American Heart Month: What You Need to Know About Cardiovascular Health

February is American Heart Month – a dedicated time for individuals to focus on cardiovascular health. American Heart Month is also a time to motivate Americans to adopt healthy lifestyles to prevent heart disease. It provides a reminder to examine our own health habits and risks and actively take steps to improve our heart health. With heart disease being the leading cause of death in the United States*, there is a critical need for individuals to educate themselves on the disease and learn about the steps they can take to reduce their risk for cardiovascular disease. 

We talked with Dr. Keith Friedman, Medical Director of Cardiovascular Specialists of Central Maryland, about American Heart Month in order to bring our audience information about cardiovascular health and shed light on the importance of being proactive when it comes to your own health. Keep reading below to learn more about heart disease from Dr. Friedman.

What is heart disease?
Heart disease traditionally means critical heart artery blockages.  There are three main arteries that supply blood to your heart muscle. These can become clogged or blocked causing heart attacks or symptoms like chest pain or shortness of breath. Risk factors like diabetes, high blood pressure, high cholesterol, smoking, lack of exercise, eating an unhealthy diet, and a family history of heart disease can lead to the buildup of blockages in the arteries.

What are the symptoms of heart disease?
Usually, chest pain or shortness of breath with exertion are the main symptoms that people can get when they are having a heart problem. However, women can often present differently and have more atypical symptoms like back pain or nausea and vomiting.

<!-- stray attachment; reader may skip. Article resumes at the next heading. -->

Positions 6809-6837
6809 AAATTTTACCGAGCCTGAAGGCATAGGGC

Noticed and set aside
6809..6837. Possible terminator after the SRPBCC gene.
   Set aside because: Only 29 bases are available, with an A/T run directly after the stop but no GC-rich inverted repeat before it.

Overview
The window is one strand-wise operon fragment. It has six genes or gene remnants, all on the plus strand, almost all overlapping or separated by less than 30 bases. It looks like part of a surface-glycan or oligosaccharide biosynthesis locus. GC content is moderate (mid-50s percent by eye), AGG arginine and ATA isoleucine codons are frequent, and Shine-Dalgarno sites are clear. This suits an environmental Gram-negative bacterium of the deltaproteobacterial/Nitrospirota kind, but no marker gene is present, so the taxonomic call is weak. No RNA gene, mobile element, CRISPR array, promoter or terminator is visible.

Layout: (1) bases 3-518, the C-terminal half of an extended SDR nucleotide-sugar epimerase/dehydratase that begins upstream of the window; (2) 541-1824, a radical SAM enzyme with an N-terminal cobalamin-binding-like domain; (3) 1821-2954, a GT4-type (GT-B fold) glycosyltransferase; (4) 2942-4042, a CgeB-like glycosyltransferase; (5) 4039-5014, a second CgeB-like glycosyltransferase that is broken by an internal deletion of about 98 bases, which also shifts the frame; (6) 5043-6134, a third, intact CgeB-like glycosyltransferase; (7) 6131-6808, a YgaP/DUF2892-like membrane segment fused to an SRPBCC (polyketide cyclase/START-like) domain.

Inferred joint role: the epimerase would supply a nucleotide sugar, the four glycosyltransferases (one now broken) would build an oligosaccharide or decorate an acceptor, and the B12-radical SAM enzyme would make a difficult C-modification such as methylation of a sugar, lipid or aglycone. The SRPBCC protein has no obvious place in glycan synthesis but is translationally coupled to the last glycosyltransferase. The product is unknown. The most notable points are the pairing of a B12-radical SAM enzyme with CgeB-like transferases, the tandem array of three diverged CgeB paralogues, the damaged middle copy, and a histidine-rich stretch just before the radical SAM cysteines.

Can you share more about the risk factors for heart disease? What health conditions and behaviors increase the risk of heart disease?
Risk factors include diabetes, high cholesterol, high blood pressure, lack of exercise, family history of heart disease, smoking, eating an unhealthy diet, and being overweight.  On average most people should try to do at least four days/week of moderate exercise (walking at a moderate pace for at least 45 minutes) and eat mostly fruit and vegetables. Eating foods high in fats or carbohydrates can lead to diabetes and high cholesterol. Not being at an ideal bodyweight can also lead to diabetes and high blood pressure. Usually we recommend a BMI (body mass index) below 25.

We’ve read that self-care is a form of heart-health care. Can you touch on the benefits of self-care related to keeping your heart healthy? 
Certainly, anything that involves good self-care will decrease one’s chances of getting heart disease. Patients often ask me my opinion on non-western types of treatments such as acupuncture, massage, and using supplements. I often encourage patients to try these approaches. We usually have to go over exactly which supplements they wish to take as many can interfere with medications they are taking.

Can attending annual physicals help prevent heart disease?
Getting a general physical exam each year is beneficial as one should be getting bloodwork at least once a year and making sure their routine health maintenance schedule is on track (i.e. colonoscopy, mammogram, etc.).

Anything else you want to share?
Besides traditional heart artery blockages there are many other types of heart disease such as heart valve problems, electrical heart issues and structural heart disease. Most are common problems that either don’t need any treatments or medications but if one thinks they are having symptoms of a heart problem there are a few easy tests that one can do to rule them out.

Stay on top of your medical appointments by scheduling your annual physical with your primary care physician. Need health insurance? HealthCare Access Maryland can help! Learn more here. 



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